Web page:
Yukon First Nations react to Supreme Court ruling

5 years ago
Duration 1:45
Chief Roberta Joseph and Chief Simon Mervyn spoke to reporters on Parliament Hill

Government can reject plan

The Supreme Court ruling, however, does not force the Yukon government to adopt the final plan. That may have implications for future land use planning processes in Yukon, which have been on hold pending the resolution of the Peel case.

"It is premature to interpret the scope of Yukon's authority to reject the Final Recommended Plan after it consults with the affected First Nations, and it is unnecessary to do so in order to resolve this appeal," the decision reads. 

The court orders the planning process back to the point where "Yukon can approve, reject, or modify the Final Recommended Plan as it applies to non-settlement land after consultation with the specified parties."

Margaret Rosling, a lawyer who represented the First Nations and environmental groups called Friday's decision 'a huge victory,' and 'a complete success for these plaintiffs.' (CBC)

But Margaret Rosling, a lawyer who represented the Tr'ondëk Hwëch'in, Na-Cho Nyäk Dün, and Vuntut Gwitchin First Nations, as well as the Canadian Parks and Wilderness Society and the Yukon Conservation Society in the case, insists the government cannot do more than tinker with the Peel plan at this point.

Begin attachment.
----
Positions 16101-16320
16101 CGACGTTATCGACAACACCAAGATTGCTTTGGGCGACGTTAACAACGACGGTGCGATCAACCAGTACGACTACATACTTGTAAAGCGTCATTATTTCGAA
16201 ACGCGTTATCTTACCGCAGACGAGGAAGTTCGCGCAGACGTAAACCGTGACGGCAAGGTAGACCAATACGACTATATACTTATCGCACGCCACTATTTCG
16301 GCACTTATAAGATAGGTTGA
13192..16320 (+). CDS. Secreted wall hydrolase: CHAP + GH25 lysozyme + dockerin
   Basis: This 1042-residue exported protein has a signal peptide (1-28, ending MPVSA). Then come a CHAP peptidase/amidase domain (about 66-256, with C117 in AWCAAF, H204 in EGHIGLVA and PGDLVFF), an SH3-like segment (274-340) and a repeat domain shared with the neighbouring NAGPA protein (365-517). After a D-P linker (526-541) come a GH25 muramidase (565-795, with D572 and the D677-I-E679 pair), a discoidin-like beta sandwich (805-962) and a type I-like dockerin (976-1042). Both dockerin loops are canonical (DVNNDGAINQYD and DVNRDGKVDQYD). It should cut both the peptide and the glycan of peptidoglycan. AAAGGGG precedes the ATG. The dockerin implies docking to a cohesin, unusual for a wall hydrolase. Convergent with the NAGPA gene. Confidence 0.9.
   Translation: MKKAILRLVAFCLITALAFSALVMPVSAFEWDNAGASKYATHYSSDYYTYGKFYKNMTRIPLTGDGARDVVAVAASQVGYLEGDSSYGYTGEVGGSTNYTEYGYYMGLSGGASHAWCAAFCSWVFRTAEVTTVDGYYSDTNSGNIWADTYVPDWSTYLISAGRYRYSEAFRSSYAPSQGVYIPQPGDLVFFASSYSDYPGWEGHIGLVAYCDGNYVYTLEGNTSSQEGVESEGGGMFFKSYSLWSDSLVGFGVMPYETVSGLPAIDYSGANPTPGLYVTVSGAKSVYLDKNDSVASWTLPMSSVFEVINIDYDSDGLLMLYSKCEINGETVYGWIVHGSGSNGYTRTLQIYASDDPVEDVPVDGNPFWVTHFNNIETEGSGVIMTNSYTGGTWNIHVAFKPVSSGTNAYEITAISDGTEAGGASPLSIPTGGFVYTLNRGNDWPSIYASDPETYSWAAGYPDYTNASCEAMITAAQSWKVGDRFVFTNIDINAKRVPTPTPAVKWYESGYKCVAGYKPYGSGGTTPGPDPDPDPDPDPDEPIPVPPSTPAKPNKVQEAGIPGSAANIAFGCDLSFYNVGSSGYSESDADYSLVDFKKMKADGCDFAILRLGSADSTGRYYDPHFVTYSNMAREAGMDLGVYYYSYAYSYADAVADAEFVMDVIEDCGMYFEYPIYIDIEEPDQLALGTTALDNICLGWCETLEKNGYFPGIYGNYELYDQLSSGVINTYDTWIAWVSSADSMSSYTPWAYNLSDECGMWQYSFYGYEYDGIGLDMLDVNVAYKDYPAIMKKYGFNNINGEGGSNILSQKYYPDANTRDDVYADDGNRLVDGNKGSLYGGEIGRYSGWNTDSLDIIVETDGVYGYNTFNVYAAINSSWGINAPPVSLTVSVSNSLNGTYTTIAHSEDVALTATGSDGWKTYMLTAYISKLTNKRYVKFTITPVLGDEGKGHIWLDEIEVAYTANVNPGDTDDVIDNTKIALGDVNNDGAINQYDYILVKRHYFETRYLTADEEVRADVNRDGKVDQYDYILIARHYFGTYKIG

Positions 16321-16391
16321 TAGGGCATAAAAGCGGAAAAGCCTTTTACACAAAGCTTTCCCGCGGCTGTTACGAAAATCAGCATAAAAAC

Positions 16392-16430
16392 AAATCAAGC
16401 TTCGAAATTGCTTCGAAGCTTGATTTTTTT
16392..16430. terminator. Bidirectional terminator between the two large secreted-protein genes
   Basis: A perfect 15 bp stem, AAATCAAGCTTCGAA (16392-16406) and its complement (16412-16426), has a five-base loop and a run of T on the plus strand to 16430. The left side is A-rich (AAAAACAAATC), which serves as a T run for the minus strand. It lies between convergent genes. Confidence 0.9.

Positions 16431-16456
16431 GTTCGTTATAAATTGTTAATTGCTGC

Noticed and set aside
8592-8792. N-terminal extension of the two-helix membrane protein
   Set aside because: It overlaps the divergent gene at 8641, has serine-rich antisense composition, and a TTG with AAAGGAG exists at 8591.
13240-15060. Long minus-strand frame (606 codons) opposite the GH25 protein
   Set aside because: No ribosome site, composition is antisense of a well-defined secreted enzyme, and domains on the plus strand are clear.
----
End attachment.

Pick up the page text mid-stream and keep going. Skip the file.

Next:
"It's not open to the government to reject in this case. And that is because of their finding based on an admission that was made by the Yukon Government in front of the court, that there were no changing circumstances in this case," she said.

"They are bound to act in a matter that is consistent with the honour of the Crown, and that fosters reconciliation with Aboriginal people. And any modification have to be only minor."

Rosling calls the Supreme Court ruling "a huge victory," and "a complete success for these plaintiffs."

Friday's decision was highly anticipated in Yukon. A crowd of people gathered at the Kwanlin Dun Cultural Centre to watch a live feed from the Ottawa news conference held by the plaintiffs. (Dave Croft/CBC)

Silver also gave no indication that his Liberal government would scrap the work that's been done already.

"We have always supported the final recommended plan, and now we have the ability to return to that final plan," he said Friday. "We're very keen to start working towards finalizing a regional land use plan that now reflects a shared vision."

Silver says he's also looking forward to getting land use planning "back on track," elsewhere in the territory.

First Nations leaders agreed that Friday's decision was a long time coming, and it marks a new beginning. 

"It could not have come at a better time — Canada can lead when it comes to wildlife and environmental protection," said Vuntut Gwitchin Chief Bruce Charlie.

Na-Cho Nyäk Dün Chief Simon Mervyn agreed, and thanked Yukoners for joining the fight.

"We're on the right path for environmental protection, and to preserve the integrity of the environment," he said.